In 1925, Wolfgang Pauli gave physics his exclusion principle as a way to explain
the arrangement of electrons in an atom. His hypothesis was that only one electron
can occupy a give quantum state. That is, each electron in an atom has a unique
set of quantum numbers (the principle quantum number which gives its energy level,
the magnetic quantum number which gives the direction of orbital angular momentum,
and the spin quantum number which gives the direction of its spin). If this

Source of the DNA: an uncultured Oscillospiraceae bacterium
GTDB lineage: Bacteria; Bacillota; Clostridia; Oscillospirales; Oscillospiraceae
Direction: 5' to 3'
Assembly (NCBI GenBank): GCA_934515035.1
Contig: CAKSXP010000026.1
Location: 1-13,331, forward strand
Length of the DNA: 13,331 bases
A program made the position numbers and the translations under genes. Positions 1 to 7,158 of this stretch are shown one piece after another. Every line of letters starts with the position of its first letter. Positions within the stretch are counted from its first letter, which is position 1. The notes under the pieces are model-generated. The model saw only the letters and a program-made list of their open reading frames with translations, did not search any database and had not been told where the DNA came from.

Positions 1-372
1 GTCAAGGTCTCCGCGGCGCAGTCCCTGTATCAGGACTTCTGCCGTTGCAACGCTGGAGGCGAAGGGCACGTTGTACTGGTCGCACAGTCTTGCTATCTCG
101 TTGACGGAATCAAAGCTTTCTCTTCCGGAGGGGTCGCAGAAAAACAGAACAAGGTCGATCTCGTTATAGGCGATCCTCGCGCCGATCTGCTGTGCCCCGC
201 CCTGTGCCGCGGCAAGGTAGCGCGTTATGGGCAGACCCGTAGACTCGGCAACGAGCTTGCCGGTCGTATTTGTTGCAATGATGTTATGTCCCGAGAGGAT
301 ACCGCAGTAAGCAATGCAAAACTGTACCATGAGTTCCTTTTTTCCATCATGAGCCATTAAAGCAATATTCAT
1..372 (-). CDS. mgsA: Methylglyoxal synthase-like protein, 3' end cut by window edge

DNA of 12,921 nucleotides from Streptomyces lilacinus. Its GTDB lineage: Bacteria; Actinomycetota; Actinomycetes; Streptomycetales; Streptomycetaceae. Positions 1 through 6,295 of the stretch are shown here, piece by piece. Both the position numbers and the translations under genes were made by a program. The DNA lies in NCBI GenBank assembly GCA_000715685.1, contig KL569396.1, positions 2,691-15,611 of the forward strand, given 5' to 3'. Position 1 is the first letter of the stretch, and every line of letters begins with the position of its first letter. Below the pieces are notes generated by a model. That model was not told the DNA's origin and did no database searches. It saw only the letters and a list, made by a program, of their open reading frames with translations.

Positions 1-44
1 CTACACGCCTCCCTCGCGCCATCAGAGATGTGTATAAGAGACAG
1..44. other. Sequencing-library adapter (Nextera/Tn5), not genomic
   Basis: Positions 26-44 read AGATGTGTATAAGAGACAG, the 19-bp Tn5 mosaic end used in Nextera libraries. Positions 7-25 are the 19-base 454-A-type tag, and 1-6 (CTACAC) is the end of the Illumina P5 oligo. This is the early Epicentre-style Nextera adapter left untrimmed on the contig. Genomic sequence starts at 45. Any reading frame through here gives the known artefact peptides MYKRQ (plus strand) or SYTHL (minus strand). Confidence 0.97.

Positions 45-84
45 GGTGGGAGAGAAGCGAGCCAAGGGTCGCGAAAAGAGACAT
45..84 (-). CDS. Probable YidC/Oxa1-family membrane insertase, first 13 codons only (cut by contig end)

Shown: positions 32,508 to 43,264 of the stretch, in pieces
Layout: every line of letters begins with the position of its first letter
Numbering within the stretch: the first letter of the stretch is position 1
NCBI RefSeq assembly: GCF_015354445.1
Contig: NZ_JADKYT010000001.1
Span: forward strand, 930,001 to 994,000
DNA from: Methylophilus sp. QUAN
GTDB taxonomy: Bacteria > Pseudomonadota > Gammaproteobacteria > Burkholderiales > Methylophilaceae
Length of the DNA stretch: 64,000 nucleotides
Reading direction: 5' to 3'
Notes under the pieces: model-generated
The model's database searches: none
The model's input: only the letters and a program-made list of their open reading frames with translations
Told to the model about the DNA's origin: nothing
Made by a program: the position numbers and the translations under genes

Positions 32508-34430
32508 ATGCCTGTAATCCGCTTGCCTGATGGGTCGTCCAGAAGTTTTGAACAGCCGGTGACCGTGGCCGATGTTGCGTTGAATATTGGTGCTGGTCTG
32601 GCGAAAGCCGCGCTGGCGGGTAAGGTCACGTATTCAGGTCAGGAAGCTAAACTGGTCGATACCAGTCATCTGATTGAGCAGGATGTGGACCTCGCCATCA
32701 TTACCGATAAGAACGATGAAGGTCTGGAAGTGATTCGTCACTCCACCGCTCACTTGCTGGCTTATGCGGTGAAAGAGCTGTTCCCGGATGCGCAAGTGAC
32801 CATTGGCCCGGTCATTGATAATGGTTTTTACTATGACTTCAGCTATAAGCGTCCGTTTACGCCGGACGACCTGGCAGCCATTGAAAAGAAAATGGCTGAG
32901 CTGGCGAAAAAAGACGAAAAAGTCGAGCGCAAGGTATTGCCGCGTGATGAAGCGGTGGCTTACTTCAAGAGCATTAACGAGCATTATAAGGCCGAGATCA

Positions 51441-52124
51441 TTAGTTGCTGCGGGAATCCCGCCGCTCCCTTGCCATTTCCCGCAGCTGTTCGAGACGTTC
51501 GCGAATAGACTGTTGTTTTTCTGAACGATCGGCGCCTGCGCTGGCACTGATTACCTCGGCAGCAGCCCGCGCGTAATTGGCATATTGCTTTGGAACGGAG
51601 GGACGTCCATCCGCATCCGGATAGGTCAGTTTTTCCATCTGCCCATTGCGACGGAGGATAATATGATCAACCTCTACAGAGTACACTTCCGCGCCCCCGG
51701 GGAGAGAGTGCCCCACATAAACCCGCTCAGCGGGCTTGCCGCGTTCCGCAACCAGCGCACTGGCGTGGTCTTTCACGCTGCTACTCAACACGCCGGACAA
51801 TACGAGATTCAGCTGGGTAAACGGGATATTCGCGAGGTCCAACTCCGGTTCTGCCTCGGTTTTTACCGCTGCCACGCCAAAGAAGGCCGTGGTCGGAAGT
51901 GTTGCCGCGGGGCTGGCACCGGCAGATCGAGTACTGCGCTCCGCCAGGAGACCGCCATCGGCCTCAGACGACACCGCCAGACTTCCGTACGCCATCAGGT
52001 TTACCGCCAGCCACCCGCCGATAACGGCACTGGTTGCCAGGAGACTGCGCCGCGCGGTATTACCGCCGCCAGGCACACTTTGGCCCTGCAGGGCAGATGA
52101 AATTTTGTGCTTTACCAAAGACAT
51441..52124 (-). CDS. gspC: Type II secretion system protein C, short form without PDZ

principle did not hold, all of the electrons in an atom would pile up in the lowest
energy state (the K shell). In fact, we now know that that the Pauli exclusion
principle holds for not just electrons but for any fermions (half-integer spin
particles like electrons, protons, neutrons, muons, and many more.)
Answered by:
Joseph Kozminski, B.S., Physics Grad Student, MSU, East Lansing, MI
'A theory with mathematical beauty is more likely to be correct than an ugly one that fits some experimental data. God is a mathematician of a very high order, and He used very advanced mathematics in constructing the universe.'